6th December 2020 - Advent
Isaiah 40: 1-11
Comfort, O comfort my people,
says your God.
2 Speak tenderly to Jerusalem,
and cry to her
that she has served her term,
that her penalty is paid,
that she has received from the Lord’s hand
double for all her sins.
3 A voice cries out:
‘In the wilderness prepare the way of the Lord,
make straight in the desert a highway for our God.
4 Every valley shall be lifted up,
and every mountain and hill be made low;
the uneven ground shall become level,
and the rough places a plain.
5 Then the glory of the Lord shall be revealed,
and all people shall see it together,
for the mouth of the Lord has spoken.’
6 A voice says, ‘Cry out!’
And I said, ‘What shall I cry?’
All people are grass,
their constancy is like the flower of the field.
7 The grass withers, the flower fades,
when the breath of the Lord blows upon it;
surely the people are grass.
8 The grass withers, the flower fades;
but the word of our God will stand for ever.
9 Get you up to a high mountain,
O Zion, herald of good tidings;[a]
lift up your voice with strength,
O Jerusalem, herald of good tidings,[b]
lift it up, do not fear;
say to the cities of Judah,
‘Here is your God!’
10 See, the Lord God comes with might,
and his arm rules for him;
his reward is with him,
and his recompense before him.
11 He will feed his flock like a shepherd;
he will gather the lambs in his arms,
and carry them in his bosom,
and gently lead the mother sheep.
This morning I want to speak about our reading from Isaiah 40. Such familiar words:
Comfort my people, speak tenderly to Jerusalem.
The time of suffering is over. Whatever wrong you have done, you did not deserve half of what has befallen you. Now is a new time of rebuilding. God will provide for all people and take care of them, like a shepherd with his flock.
Isaiah is really 3 books stitched together. This is the start of book 2, a new voice, described as “the prophet of consolation.”
Book 2 was written in Babylon during the exile. Jewish people had been conquered by the Babylonians – an attempt to erase the Jewish nation. Jerusalem was reduced to rubble. People were carted off to Bablyon. 2nd Isaiah speaks to these exiles, suggesting to them a new hope.
But it was far from clear at that stage that new hope was justified. Are we really at a turning point? Who says so? We are still captives, still far from home. And if we can rebuild, we want it exactly as before.
Us today. 2020 has been horrible. In health, in isolation, in economics – especially for the young. Are we at a turning point? Caution suggests maybe not. What do you think?
It takes a certain vulnerability to call it too early? Hope risks being made a fool of.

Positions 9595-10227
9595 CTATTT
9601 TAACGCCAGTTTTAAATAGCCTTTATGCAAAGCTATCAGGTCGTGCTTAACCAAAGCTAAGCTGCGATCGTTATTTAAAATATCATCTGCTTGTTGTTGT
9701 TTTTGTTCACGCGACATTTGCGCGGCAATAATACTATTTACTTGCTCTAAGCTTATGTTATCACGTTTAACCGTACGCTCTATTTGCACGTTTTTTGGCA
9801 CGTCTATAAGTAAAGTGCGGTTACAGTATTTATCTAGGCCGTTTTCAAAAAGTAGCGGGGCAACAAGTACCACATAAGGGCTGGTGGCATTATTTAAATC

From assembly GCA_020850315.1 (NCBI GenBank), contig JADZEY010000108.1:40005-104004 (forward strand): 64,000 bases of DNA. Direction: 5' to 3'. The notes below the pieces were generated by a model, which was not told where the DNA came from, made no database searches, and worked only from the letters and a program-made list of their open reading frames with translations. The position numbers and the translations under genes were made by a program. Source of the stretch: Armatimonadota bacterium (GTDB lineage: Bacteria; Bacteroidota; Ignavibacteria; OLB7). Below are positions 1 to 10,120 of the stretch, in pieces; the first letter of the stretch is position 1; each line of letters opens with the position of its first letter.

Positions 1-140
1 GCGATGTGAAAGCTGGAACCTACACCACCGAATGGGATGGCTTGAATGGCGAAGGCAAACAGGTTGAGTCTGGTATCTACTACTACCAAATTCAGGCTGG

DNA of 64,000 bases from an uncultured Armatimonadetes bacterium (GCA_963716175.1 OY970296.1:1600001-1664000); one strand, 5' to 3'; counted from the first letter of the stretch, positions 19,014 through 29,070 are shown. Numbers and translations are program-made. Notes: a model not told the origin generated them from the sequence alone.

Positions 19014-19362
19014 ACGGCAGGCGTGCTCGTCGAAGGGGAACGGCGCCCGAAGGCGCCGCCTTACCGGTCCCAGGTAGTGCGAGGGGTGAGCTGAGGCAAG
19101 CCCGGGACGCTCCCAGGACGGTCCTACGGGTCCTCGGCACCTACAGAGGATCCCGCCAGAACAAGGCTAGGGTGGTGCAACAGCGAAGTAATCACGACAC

There is a spiritual as well as a physical message in Isaiah’s words, a message of spiritual suffering. In pre-exilic Judaism Yahweh was local, seen as almost physically connected to them as a people and also to the land, the fields, the towns and especially, in a unique way, to the temple in Jerusalem. Before synagogues.
Other peoples, other countries had their own Gods. But when they were conquered by the Babylonians, it was as if Yahweh had been defeated, that he had literally been shattered into pieces, left behind under the rubble. And here they are in Babylon, in a place where the Babylonian Gods are in charge.
Into this Isaiah comes with a new vision. That Yahweh, after all, is not the god of one country, but of all countries, everywhere; that he is not the God of one people, but of all peoples, all languages and cultures, that in a sense he is above the old local gods. It is around this time that Genesis 1 was written.
Every valley shall be exalted and “all people” shall see God’s glory. For me the levelling is a kind of opening out, a breaching of barriers that separate the nations, bringing them together as one human family?
This new vision also seems to possess a new gentleness – as if, through disaster and suffering, the people’s understanding of God has been purified of tribalism and aggression. This new gentleness seems to point forward to Jesus, and finds its fulfilment on the cross.
Do we also need a new spiritual vision? It would be daring to even hope so. That we would emerge from this year with a larger vision of who God is, that he transcends all our partisan conflict, a vision of God’s concern for the whole world, and one world, responding to his love, as one. A vision where we might yet join him, as one people, in caring for each other and for our planet.
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Richard Young (Rector)